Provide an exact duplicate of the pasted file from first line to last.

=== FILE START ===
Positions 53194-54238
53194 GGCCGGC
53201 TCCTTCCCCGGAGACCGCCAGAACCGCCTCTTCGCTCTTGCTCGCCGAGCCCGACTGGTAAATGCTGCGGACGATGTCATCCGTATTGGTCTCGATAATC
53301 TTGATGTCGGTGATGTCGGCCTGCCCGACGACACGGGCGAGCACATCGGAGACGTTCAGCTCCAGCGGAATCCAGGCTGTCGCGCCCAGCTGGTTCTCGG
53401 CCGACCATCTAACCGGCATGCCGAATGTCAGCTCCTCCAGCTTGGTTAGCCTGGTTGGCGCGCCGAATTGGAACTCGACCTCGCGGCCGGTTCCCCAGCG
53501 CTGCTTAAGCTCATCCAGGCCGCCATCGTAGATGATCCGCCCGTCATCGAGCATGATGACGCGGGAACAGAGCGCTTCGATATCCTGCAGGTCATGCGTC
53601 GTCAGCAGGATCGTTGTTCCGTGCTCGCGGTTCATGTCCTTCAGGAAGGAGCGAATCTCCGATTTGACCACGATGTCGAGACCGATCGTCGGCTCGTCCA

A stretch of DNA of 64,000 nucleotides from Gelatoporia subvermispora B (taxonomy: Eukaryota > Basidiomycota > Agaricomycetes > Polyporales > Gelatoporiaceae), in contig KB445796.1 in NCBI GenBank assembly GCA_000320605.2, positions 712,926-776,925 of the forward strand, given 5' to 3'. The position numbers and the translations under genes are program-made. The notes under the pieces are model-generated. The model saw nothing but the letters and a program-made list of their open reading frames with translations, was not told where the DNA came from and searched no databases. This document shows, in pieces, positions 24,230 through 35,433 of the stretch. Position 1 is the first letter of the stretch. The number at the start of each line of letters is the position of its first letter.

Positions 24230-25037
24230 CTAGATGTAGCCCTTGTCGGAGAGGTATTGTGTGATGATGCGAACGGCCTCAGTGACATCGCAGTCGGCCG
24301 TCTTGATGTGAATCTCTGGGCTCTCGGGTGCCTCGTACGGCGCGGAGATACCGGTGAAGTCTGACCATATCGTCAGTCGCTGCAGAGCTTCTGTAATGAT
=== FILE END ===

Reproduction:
Positions 53194-54238
53194 GGCCGGC
53201 TCCTTCCCCGGAGACCGCCAGAACCGCCTCTTCGCTCTTGCTCGCCGAGCCCGACTGGTAAATGCTGCGGACGATGTCATCCGTATTGGTCTCGATAATC
53301 TTGATGTCGGTGATGTCGGCCTGCCCGACGACACGGGCGAGCACATCGGAGACGTTCAGCTCCAGCGGAATCCAGGCTGTCGCGCCCAGCTGGTTCTCGG
53401 CCGACCATCTAACCGGCATGCCGAATGTCAGCTCCTCCAGCTTGGTTAGCCTGGTTGGCGCGCCGAATTGGAACTCGACCTCGCGGCCGGTTCCCCAGCG
53501 CTGCTTAAGCTCATCCAGGCCGCCATCGTAGATGATCCGCCCGTCATCGAGCATGATGACGCGGGAACAGAGCGCTTCGATATCCTGCAGGTCATGCGTC
53601 GTCAGCAGGATCGTTGTTCCGTGCTCGCGGTTCATGTCCTTCAGGAAGGAGCGAATCTCCGATTTGACCACGATGTCGAGACCGATCGTCGGCTCGTCCA

A stretch of DNA of 64,000 nucleotides from Gelatoporia subvermispora B (taxonomy: Eukaryota > Basidiomycota > Agaricomycetes > Polyporales > Gelatoporiaceae), in contig KB445796.1 in NCBI GenBank assembly GCA_000320605.2, positions 712,926-776,925 of the forward strand, given 5' to 3'. The position numbers and the translations under genes are program-made. The notes under the pieces are model-generated. The model saw nothing but the letters and a program-made list of their open reading frames with translations, was not told where the DNA came from and searched no databases. This document shows, in pieces, positions 24,230 through 35,433 of the stretch. Position 1 is the first letter of the stretch. The number at the start of each line of letters is the position of its first letter.

Positions 24230-25037
24230 CTAGATGTAGCCCTTGTCGGAGAGGTATTGTGTGATGATGCGAACGGCCTCAGTGACATCGCAGTCGGCCG
24301 TCTTGATGTGAATCTCTGGGCTCTCGGGTGCCTCGTACGGCGCGGAGATACCGGTGAAGTCTGACCATATCGTCAGTCGCTGCAGAGCTTCTGTAATGAT